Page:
3. Play.  Build your vocabulary.  Experiment with a variety of forms.  For too many trying poetry, rhyme is their default.  But rhyme is bot synonymous with poetry.  It is merely one element of it.  Explore metaphor, simile, alliteration, assonance, and all the other elements of poetry.  Think interns of telling a story and painting a picture with words.  These practices will lead you somewhere wonderful.

What’s one of your favorite lines from a poem?

I love lines from my poem “Chinese Painting” in Tai Chi Morning: Snapshots of China.  In seeking to describe the magic of a master painter, I wrote

“a few strokes

And a bird is born

A few more,

And it sings.”

Do you prefer poetry on the page or poetry read aloud? Who is your favorite poet to hear or read?

I especially love poetry on the page, in part because not all poets read their work well.  I do love to hear Naomi Shihabe Nye, though, and I especially loved to hear the exquisite Lucille Clifton.

Learn more about Poems in the Attic on our website or Nikki Grime’s website.

 

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16. Jacqueline Woodson Named Young People’s Poet Laureate

jacquelinewoodsonNational Book Award-winning author Jacqueline Woodson has been named the Young People’s Poet Laureate by the Poetry Foundation.

The award is given every two years to a poet who is recognized for writing “exceptional poetry for young readers.” The honor includes a $25,000 prize. The laureate’s role is to advise the Poetry Foundation on matters relating to young people’s literature. In addition, Woodson is responsible for promoting poetry to children, families, teachers, and librarians.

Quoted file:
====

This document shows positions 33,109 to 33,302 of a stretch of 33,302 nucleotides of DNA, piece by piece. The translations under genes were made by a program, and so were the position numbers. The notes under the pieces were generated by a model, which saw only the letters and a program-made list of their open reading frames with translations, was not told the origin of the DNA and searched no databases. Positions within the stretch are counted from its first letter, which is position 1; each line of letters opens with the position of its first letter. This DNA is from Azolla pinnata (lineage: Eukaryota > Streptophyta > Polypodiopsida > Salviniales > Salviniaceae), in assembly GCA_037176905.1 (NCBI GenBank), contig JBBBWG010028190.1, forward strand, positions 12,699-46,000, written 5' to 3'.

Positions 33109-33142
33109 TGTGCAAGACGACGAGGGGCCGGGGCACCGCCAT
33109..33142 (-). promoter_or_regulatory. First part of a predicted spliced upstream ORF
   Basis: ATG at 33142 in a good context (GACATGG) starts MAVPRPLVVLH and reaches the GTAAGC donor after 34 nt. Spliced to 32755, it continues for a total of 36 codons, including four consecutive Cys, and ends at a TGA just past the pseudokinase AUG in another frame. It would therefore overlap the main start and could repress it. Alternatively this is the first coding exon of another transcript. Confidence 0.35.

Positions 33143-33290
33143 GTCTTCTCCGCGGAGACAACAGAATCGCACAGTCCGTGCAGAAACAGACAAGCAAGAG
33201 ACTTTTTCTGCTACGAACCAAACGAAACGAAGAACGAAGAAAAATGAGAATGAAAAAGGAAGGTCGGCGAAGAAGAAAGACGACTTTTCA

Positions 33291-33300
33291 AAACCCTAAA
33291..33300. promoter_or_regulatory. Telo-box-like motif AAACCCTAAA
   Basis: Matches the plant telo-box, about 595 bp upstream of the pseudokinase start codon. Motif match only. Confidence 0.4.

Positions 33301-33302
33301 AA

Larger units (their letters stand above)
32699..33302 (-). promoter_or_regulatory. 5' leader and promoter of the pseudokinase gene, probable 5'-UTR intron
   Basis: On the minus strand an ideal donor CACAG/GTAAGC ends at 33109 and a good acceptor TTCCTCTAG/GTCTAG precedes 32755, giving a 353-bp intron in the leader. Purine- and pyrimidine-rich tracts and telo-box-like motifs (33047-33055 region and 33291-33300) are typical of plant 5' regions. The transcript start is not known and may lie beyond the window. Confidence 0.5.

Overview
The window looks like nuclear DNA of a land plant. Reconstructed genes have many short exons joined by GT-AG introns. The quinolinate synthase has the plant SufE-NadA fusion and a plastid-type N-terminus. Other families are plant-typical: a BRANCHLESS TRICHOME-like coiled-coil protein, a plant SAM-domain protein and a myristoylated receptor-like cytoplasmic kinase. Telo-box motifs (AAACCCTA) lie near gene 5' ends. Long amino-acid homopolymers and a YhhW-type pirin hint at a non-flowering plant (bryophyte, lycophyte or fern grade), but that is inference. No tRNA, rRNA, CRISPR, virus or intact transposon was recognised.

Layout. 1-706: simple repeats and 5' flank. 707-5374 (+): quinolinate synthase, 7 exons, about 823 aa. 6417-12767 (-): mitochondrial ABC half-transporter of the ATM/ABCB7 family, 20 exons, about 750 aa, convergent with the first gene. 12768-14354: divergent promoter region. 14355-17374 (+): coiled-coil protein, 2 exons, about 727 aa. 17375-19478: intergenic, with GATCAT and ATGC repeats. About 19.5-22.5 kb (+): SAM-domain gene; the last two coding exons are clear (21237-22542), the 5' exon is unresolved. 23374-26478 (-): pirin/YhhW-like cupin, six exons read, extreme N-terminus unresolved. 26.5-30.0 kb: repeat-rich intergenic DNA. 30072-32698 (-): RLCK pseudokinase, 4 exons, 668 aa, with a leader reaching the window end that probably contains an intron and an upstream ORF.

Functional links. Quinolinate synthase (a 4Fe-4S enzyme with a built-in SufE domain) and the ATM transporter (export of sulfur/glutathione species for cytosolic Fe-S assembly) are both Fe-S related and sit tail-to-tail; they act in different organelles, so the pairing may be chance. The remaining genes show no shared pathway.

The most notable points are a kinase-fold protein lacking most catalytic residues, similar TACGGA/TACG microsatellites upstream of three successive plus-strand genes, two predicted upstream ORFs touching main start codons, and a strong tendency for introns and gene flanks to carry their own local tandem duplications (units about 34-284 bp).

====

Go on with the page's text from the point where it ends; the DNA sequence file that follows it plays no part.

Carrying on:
“Jacqueline Woodson is an elegant, daring, and restlessly innovative writer,” explained Robert Polito, president of the Poetry Foundation in a statement.”So many writers settle on a style and a repertoire of gestures and subjects, but Woodson, like her characters, is always in motion and always discovering something fresh. As she once told an interviewer, ‘If you have no road map, you have to create your own.’ Her gifts, adventurousness and generosity, suggest she will be a terrific young people’s poet laureate.”

Woodson shared writing tips with GalleyCat the 2014 National Book Awards. Follow this link to check out her advice on writing.